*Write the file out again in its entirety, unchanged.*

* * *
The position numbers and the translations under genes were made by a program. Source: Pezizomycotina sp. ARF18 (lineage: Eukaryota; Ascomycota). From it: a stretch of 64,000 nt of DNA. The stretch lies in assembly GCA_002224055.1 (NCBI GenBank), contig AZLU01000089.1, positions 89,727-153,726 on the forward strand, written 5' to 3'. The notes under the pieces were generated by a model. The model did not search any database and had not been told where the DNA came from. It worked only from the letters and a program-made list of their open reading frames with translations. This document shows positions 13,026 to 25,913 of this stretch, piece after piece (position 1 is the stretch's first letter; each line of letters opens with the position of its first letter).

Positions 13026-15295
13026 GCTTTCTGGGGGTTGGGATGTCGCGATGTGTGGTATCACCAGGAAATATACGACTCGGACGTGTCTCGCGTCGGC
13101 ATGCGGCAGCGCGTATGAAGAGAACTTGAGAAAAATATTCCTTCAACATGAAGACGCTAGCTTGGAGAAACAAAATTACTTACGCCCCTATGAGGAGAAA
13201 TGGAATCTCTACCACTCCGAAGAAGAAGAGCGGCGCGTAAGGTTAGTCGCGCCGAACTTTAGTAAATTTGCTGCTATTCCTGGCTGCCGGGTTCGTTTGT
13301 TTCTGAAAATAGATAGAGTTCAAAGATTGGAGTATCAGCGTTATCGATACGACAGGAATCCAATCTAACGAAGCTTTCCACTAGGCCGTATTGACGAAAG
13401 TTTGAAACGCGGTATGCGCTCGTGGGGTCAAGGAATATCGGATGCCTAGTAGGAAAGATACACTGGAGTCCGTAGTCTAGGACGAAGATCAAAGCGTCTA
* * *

The position numbers and the translations under genes were made by a program. Source: Pezizomycotina sp. ARF18 (lineage: Eukaryota; Ascomycota). From it: a stretch of 64,000 nt of DNA. The stretch lies in assembly GCA_002224055.1 (NCBI GenBank), contig AZLU01000089.1, positions 89,727-153,726 on the forward strand, written 5' to 3'. The notes under the pieces were generated by a model. The model did not search any database and had not been told where the DNA came from. It worked only from the letters and a program-made list of their open reading frames with translations. This document shows positions 13,026 to 25,913 of this stretch, piece after piece (position 1 is the stretch's first letter; each line of letters opens with the position of its first letter).

Positions 13026-15295
13026 GCTTTCTGGGGGTTGGGATGTCGCGATGTGTGGTATCACCAGGAAATATACGACTCGGACGTGTCTCGCGTCGGC
13101 ATGCGGCAGCGCGTATGAAGAGAACTTGAGAAAAATATTCCTTCAACATGAAGACGCTAGCTTGGAGAAACAAAATTACTTACGCCCCTATGAGGAGAAA
13201 TGGAATCTCTACCACTCCGAAGAAGAAGAGCGGCGCGTAAGGTTAGTCGCGCCGAACTTTAGTAAATTTGCTGCTATTCCTGGCTGCCGGGTTCGTTTGT
13301 TTCTGAAAATAGATAGAGTTCAAAGATTGGAGTATCAGCGTTATCGATACGACAGGAATCCAATCTAACGAAGCTTTCCACTAGGCCGTATTGACGAAAG
13401 TTTGAAACGCGGTATGCGCTCGTGGGGTCAAGGAATATCGGATGCCTAGTAGGAAAGATACACTGGAGTCCGTAGTCTAGGACGAAGATCAAAGCGTCTA